## Primeri uporabe newton.m in krivulja.m / Examples of use of newton.m and krivulja.m

To use the function newton.m, we first need to define the function $$\mathbf{F}$$ and its Jacobi matrix $$J\mathbf{F}$$. Inline functions in Octave can be defined as:

octave:1> F = @(X) [X(1)^2 - X(2)^2 - 1; X(1) + X(2) - X(1)*X(2) - 1]octave:2> JF = @(X) [2*X(1), -2*X(2); 1 - X(2), 1 - X(1)]

The above defines the function $$\mathbf{F}$$ (and corresponding Jacobi matrix $$J\mathbf{F}$$) for the example nonlinear system in the 1st exercise. We can now run Newton's iteration:

octave:3> newton(F, JF, [2; 1])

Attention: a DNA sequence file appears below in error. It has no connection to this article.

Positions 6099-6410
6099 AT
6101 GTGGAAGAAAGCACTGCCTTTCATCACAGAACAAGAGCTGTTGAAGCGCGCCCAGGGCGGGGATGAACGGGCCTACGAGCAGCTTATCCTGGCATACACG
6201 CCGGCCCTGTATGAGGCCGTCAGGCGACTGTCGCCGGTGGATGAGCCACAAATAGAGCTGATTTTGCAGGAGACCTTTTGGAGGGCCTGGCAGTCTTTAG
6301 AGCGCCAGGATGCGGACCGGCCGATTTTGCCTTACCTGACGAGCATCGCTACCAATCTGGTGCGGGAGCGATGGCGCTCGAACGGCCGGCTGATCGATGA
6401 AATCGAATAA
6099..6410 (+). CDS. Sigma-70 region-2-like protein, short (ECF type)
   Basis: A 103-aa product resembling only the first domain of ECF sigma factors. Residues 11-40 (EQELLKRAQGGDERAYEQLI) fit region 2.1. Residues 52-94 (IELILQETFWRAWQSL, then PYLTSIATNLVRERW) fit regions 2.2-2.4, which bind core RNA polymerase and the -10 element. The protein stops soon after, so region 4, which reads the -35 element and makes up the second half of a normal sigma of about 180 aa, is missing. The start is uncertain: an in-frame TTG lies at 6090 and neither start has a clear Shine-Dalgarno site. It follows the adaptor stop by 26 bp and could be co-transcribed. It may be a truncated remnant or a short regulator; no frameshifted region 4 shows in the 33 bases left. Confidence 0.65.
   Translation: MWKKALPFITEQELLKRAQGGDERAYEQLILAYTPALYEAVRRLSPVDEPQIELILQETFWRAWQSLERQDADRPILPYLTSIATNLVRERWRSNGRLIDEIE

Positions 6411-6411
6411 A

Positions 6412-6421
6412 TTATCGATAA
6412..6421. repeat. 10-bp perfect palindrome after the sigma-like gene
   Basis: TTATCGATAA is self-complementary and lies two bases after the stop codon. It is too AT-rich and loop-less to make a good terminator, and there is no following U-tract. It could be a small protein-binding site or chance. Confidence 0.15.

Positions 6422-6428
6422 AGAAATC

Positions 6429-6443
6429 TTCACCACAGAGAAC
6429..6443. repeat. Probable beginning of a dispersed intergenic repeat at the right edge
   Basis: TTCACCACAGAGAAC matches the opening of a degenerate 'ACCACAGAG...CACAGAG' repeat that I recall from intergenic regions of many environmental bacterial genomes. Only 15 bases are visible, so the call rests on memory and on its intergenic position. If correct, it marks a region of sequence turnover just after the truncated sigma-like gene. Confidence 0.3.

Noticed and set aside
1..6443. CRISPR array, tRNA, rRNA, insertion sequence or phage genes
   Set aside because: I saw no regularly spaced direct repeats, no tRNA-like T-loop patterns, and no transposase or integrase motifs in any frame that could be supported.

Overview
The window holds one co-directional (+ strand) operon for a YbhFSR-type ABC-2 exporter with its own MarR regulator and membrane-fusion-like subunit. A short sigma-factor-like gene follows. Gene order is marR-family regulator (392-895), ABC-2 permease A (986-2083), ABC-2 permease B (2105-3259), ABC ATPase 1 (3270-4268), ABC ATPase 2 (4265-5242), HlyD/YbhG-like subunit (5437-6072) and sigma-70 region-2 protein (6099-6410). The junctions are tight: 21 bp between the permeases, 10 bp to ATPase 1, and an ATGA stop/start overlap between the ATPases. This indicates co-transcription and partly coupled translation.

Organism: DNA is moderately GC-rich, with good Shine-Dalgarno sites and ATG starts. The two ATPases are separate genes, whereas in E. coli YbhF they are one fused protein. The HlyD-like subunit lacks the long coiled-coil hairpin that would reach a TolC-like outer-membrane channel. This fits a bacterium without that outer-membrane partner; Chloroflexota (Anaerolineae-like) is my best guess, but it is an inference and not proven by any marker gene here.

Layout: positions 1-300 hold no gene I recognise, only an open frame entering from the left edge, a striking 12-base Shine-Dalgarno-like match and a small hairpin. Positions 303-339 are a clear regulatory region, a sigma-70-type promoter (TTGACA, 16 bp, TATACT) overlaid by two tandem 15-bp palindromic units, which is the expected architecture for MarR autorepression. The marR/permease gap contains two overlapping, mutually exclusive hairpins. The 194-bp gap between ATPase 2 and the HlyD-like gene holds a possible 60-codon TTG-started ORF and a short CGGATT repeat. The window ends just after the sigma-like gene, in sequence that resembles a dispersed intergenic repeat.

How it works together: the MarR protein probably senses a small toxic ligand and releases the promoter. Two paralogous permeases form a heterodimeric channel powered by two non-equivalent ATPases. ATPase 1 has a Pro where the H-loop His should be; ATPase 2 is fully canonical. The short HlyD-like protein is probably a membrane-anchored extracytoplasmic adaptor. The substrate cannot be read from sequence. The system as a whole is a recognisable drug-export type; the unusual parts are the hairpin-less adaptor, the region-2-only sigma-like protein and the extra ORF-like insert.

and check that we have actually obtained a solution:

octave:4> F(ans)

For the 2nd exercise (and function krivulja.m) we need to define $$f$$ and $$\mathrm{grad}\, f$$ (as inline functions). Let's do this for an ellipse $$x^2 + \frac{y^2}{4} = 1$$ first:

octave:5> f = @(x, y) x^2 + y^2/4 - 1octave:6> gradf = @(x, y) [2*x; y/2]

Then call:

octave:7> K = krivulja(f, gradf, [1; 0], 0.1, 20);octave:8> plot(K(1, :), K(2, :))
This only draws a portion of our ellipse. A call:

octave:9> K = krivulja(f, gradf, [1; 0], 0.1, 100);
will give us enough points to draw a full ellipse. In fact, we have fewer than 100 consecutive points 0.1 units apart:

octave:10> length(K)

Other implicitly given curves, e.g. $$x^4 + y^2 - x^2 y = 1$$, are also (usually) not a problem (with smaller $$\delta$$):

octave:11> f = @(x, y) x^4 + y^2 - x^2*y - 1octave:12> gradf = @(x, y) [4*x^3 - 2*x*y; 2*y-x^2]octave:13> K = krivulja(f, gradf, [1; 0], 0.05, 200);octave:14> plot(K(1, :), K(2, :))

Zadnja sprememba: nedelja, 22. marec 2020, 16.46